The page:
My idea for my final project is to recreate famous or iconic film scenes out of Lego. I like to be able to manipulate the scenes to tell a story. My first image is from Harry Potter and the Chamber of Secrets, the car scene where Harry and Ron take Ron’s dad’s flying car because they couldn’t get through the barrier to get the train. Harry at one point falls out of the car and Ron has to drag him back in, while keeping the car above the Hogwarts express. I hope my image captures the danger of the scene. I have left thge blutack that is holding the Lego mini-figure of Harry to Ron, to show that it is a constructed scene and I like how it shows how I achieved the image.

Artists Statement

Ever look at something and have to look at it twice, because your eyes had been tricked into seeing something that wasn’t there? This is what I work towards with my photography, manipulating everything in the photograph so it tricks your eyes into believing what you are seeing is real, even if it’s just for a second. I work with light, changing the atmosphere in my photographs, so each image portrays a narrative. I want to grab your imagination with my photographs, and let it go wild creating new images in your head.

I could not find an exact screen shot of the scene I was trying to re-create, but once I grab my copy of the film from home I will screen shot the scene. I am thinking if I were to do this image again, to improve it I would figure out a way to get smoke blowing across from the train like in the movie. I really like the final image, and enjoyed creating it I am already thinking of new movies to try to re-create, such as Star Wars, Lord of the Rings, Pirates of the Caribbean and Jurassic Park.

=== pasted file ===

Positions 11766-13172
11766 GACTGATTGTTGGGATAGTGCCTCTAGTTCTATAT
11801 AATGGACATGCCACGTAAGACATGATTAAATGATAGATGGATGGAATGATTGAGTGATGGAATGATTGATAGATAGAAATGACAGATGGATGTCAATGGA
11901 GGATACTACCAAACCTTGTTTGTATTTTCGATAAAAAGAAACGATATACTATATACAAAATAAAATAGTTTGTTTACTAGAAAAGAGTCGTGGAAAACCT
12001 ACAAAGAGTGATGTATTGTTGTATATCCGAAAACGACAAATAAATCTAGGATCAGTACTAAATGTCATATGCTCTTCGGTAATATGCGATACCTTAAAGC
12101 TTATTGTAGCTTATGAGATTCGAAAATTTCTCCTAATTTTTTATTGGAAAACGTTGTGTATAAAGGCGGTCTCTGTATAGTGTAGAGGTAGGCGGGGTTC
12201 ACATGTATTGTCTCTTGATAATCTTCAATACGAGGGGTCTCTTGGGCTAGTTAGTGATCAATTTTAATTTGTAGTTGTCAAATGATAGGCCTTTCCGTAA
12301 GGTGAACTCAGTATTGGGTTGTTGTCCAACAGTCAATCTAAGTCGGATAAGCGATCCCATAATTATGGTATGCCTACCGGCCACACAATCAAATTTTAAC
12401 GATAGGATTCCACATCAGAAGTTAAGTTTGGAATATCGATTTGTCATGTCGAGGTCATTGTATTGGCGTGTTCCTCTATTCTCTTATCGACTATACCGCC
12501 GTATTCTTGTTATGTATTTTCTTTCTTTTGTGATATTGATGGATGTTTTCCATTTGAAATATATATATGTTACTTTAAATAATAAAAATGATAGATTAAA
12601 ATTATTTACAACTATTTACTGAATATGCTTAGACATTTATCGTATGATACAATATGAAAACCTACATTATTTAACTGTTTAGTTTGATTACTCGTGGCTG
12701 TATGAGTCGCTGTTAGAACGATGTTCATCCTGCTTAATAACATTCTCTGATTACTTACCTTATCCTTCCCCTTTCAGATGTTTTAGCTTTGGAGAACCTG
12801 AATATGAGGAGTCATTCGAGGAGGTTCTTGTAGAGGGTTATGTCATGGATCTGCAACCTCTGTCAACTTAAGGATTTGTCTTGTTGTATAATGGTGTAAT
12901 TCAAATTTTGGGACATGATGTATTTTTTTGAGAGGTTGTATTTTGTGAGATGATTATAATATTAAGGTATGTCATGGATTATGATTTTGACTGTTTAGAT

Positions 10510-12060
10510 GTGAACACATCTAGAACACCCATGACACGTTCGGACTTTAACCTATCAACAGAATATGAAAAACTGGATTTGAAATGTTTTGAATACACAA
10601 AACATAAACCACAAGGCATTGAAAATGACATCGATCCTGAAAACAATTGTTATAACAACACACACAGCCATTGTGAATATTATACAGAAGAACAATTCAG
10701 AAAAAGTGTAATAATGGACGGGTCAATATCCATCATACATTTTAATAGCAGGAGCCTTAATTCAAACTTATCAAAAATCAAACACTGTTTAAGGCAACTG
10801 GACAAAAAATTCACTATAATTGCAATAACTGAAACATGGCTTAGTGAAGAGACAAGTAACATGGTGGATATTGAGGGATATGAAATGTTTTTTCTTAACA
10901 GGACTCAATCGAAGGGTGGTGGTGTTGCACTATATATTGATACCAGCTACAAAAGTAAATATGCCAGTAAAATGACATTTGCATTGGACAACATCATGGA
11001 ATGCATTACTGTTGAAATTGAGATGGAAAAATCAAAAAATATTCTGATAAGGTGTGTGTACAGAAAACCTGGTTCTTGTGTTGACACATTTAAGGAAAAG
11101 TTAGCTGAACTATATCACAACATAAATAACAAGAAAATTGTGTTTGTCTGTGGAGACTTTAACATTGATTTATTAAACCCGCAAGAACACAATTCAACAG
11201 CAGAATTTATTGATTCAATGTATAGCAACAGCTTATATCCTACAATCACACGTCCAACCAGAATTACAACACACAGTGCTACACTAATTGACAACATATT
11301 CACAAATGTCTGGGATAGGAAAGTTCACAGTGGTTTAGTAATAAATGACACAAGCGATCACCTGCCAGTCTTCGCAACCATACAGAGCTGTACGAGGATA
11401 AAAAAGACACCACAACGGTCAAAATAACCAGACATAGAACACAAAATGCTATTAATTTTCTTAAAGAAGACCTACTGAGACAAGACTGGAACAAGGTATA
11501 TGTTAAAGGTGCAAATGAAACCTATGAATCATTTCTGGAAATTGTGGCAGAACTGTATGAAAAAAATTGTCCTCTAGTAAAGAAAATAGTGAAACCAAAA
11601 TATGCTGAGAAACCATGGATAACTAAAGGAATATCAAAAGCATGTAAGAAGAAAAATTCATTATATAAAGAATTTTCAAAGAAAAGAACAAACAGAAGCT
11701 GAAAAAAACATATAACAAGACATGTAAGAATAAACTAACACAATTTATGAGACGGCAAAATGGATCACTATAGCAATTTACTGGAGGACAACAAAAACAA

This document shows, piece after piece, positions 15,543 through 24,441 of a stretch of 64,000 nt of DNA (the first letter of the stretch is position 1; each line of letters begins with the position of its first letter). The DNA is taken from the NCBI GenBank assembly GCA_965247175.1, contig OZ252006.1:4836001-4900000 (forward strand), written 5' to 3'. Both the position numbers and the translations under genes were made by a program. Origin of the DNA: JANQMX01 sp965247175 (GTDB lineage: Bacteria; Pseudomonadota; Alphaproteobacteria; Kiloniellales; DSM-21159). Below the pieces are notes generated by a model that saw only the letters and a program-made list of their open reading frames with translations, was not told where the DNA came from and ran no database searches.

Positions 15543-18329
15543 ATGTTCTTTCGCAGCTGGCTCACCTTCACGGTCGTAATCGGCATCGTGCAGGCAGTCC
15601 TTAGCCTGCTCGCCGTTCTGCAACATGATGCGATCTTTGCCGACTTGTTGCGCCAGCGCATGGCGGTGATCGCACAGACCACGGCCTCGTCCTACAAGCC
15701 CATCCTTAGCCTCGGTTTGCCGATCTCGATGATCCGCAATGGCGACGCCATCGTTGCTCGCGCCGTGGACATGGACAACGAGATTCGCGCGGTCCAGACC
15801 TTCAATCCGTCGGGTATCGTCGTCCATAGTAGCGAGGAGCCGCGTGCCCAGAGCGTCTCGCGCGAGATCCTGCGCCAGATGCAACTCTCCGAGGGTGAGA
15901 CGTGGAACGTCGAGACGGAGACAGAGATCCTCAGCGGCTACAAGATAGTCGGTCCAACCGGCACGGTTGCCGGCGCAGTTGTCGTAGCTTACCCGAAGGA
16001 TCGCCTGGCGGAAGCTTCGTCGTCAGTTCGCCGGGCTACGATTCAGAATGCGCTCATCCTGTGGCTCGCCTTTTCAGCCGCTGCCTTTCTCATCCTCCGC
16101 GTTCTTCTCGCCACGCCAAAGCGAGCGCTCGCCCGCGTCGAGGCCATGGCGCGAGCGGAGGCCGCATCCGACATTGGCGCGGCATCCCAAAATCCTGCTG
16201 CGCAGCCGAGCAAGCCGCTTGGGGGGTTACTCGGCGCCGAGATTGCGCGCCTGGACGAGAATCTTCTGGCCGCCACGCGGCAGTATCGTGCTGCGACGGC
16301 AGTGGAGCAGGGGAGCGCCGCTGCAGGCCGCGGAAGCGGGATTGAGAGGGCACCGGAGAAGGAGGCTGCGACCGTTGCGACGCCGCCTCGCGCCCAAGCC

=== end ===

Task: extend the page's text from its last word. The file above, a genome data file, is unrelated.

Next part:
Script for the scene in the film

HARRY: Maybe we should just go and wait by the car.
RON: The car…
LOCATION: King’s Cross Station – exterior – daytime
LOCATION: Flying Car – over London – daytime
HARRY: Ron, I should tell you, most Muggles aren’t accustomed to seeing a flying car.
RON: Uh, right. Okay.
LOCATION: Flying Car – over countryside – daytime
RON: Oh no! The Invisibility Booster must be faulty!
HARRY: Well come on, then. Let’s go lower. We need to find the train.
RON: Okay.
LOCATION: Flying Car – over train tracks – daytime
HARRY: Now all we need to do is catch up with the train.
RON: We can’t be far behind.
HARRY: Do you hear that?
RON: We must be gettin’ close.
HARRY: Hold on…
HARRY, RON: Aaahhh! Aaahhhh! Aaahhh!
HARRY: Wha-aahhh!
RON: Harry! Hold on! Take my hand! Hold on!
HARRY: I’m trying. Your hand’s all sweaty.
HARRY: I think we found the train.
RON: Yeah.

David Levinthal’s Most Recent Photography Series ‘Attack of the Bricks, Star Wars Series’

These are some of David Levinthal’s most recent photographs from his Star Wars Series Attack of the Bricks. I had never seen this work before so when I came across it I was quite shocked and interested to see that he had moved from photographing railway model figures to Lego. But then I realised that he photographed Barbie’s which were very popular at the time, and Lego is very popular at the moment. I really enjoy Levinthal’s photographs of models, I can see one and instantly know it is one of his photographs. So many people are doing Lego photographs at the moment, me included, that there is a risk for images to be lost in everything, but to me David’s still leap out as being works by David Levinthal. It is the backgrounds in most of his images, the short depth of field reduces them to blurs of colour, just like in these photographs. Thats how I know they are Levinthal’s work.

Testing Macro Lego photography

I borrowed one of Pete’s lenses that would fit onto my Lumix camera, he said it was a macro lens. I really liked using it, it was hard to focus at first but I got used to it after a while. I only took a few photographs to try out the lens, I really like the results and I will peruse more macro photography for my project.

Lego 365 – A Lego a Day

On this blog Dan took a photograph of a Lego mini figure each day of the year, mixing his love of Lego together with his love of photography.

Looking through the images, I am amazed how he managed to find the time to photograph one set up a day. As Lego is hard to set up, and to get it right for a photograph. Most are simple set ups, but he would still need an idea, the right figures and objects and a title/caption for the image.

You know that dream when you’re someplace important and you realize you’re in your underwear?

Stanley thought he was having that dream.

He wasn’t.

“Now here, students, we see the area of this table is 36 square feet.”